The BRA has operated and maintained the city's wastewater treatment plants since 1998. The plants are currently staffed with three BRA employees, Brunett said.
  • The Board authorized GM/CEO Collinsworth to execute a new five-year, cost-reimbursable agreement with the city of Leander for the continued operation and maintenance of the Sandy Creek Water Treatment Plant. 

    The BRA has operated and maintained the city's water treatment plant since 1998. The plant is in Travis County and staffed with five BRA employees, Brunett said.
  • Within the next 30 days, the Palo Pinto County Sheriff's Office will begin providing law enforcement services at Possum Kingdom Lake. The Board authorized an interlocal agreement with the County that will replace existing law enforcement at the reservoir.

    The move comes as a result of difficulty filling lake ranger positions at the reservoir. Though Possum Kingdom Lake has the budget for five lake rangers positions, three have remained unfilled open due to staffing difficulties. This new proposed agreement is modeled after ventures by other river authorities, water districts and similar organizations, said Mike McClendon, BRA upper basin regional manager. The move will eliminate duplication of efforts and costs, while better facilitating the coordination of resources and response to multi-jurisdictional incidents.

    This is not only fiscally prudent, McClendon said, but there is a benefit to having one primary law enforcement agency in the area that provides the same or greater level of service. The response time to incidents on the water will be equal to that of having BRA lake rangers respond, McClendon said.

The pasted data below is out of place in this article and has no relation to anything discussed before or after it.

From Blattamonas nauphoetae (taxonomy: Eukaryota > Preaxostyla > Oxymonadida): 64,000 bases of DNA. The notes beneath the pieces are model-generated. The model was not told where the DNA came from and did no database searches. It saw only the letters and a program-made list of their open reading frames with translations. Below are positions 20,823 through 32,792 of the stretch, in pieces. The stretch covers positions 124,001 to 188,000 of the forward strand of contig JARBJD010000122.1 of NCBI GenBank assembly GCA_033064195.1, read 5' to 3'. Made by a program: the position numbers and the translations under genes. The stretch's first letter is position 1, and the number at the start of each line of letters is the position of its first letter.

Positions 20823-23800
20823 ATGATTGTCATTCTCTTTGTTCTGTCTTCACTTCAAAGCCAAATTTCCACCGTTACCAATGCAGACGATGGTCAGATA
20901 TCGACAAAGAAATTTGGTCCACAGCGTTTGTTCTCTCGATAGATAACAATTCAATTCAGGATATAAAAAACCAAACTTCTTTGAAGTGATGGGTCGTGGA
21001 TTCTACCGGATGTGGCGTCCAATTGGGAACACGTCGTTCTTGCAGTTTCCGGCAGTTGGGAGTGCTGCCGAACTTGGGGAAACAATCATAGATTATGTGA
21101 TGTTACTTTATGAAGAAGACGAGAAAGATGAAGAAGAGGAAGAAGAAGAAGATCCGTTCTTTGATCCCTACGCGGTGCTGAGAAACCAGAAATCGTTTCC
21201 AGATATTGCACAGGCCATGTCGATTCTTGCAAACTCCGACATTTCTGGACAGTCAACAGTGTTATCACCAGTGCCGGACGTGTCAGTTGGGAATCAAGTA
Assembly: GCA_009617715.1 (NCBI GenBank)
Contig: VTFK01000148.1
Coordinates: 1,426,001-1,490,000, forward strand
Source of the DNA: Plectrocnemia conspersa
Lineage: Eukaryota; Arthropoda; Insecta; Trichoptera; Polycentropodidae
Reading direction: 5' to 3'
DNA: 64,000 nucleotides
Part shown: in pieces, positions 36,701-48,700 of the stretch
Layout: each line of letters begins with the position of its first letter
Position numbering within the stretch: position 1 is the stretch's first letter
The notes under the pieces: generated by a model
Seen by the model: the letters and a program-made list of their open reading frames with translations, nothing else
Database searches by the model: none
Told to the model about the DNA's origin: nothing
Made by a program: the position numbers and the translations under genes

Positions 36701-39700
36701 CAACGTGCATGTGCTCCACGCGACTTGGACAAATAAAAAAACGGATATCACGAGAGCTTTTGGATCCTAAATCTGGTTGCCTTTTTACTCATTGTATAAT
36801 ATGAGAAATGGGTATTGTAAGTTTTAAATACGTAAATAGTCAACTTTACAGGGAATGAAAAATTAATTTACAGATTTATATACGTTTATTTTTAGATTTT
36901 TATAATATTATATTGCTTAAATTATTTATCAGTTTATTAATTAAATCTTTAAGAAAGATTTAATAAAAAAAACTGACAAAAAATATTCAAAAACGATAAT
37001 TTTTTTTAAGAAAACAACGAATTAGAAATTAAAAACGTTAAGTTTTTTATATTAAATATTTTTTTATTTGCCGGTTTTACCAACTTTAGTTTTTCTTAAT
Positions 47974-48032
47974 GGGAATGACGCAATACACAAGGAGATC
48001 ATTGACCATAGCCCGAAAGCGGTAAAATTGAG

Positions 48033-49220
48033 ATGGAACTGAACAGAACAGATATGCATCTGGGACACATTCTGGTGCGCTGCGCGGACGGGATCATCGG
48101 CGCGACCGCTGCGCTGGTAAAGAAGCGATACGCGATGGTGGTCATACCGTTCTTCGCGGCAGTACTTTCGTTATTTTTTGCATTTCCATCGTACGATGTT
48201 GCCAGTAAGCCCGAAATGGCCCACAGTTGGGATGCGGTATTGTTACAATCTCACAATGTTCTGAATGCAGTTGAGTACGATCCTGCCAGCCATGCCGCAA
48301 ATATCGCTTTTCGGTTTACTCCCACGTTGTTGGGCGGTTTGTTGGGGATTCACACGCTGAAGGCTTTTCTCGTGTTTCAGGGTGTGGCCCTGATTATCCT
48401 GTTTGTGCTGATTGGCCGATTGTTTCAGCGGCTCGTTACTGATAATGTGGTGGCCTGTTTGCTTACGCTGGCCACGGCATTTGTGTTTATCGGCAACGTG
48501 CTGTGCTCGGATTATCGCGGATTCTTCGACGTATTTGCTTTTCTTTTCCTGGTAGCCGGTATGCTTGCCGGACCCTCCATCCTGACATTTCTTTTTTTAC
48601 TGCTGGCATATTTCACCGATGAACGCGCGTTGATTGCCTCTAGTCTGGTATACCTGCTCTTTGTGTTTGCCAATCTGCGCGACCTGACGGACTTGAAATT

Environmental Lab expansion

Also during the meeting, the Board heard a presentation from Mr. Collinsworth regarding the expansion of the BRA's laboratory, which will provide better, extended services to the Texas Clean Rivers Program.

The Texas Clean Rivers Act came online in 1991 mandating partnerships between the Texas Commission on Environmental Quality and river authorities for the monitoring and managing of water quality issues, Collinsworth said. 

Since 1994, the BRA's environmental services department has monitored water quality and collected aquatic insects and fish to determine stream health, Collinsworth said. The BRA works alongside multiple other agencies to prevent the duplication of resources and to maximize efforts, Collinsworth said. 

The current lab, located in the BRA's Central Office in Waco, was constructed in 2001-2002 and now has insufficient space, he said. The new 10,880-square-foot lab – with room for future growth – will feature enclosed storage for boats, covered storage for trucks, a climate-controlled workshop, and a sediment analysis laboratory. Roughly 90% of the design of the $9.8 million expansion is complete. The team hopes to see the start of construction this winter.

For a complete list of Board actions from the meeting, go here. Or watch the full board meeting here. Sign up to receive email Board meeting notices here.

Learn more and take the opportunity to ask questions of BRA management at the BRA's virtual town hall meeting, the Brown Bag on the Brazos. Scheduled for noon, Thursday, June 1, 2023, topics planned for the upcoming bi-monthly meeting include the law enforcement transition at Possum Kingdom Lake and reservoir levels/drought conditions for the summer months.  

In the meantime, for updates on BRA projects, go here. For information on the current drought situation, see our drought update videos here.  

Still have questions? Email information@brazos.org.